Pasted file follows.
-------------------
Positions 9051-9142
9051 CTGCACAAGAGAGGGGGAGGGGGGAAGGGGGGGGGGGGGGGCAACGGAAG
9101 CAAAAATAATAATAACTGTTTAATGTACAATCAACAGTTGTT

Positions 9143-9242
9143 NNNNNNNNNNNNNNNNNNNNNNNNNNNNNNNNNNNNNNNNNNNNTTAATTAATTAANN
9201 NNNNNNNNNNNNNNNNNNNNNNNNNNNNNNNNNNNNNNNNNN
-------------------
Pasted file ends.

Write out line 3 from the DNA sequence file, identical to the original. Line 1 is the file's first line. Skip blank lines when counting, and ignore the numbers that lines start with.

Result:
9101 CAAAAATAATAATAACTGTTTAATGTACAATCAACAGTTGTT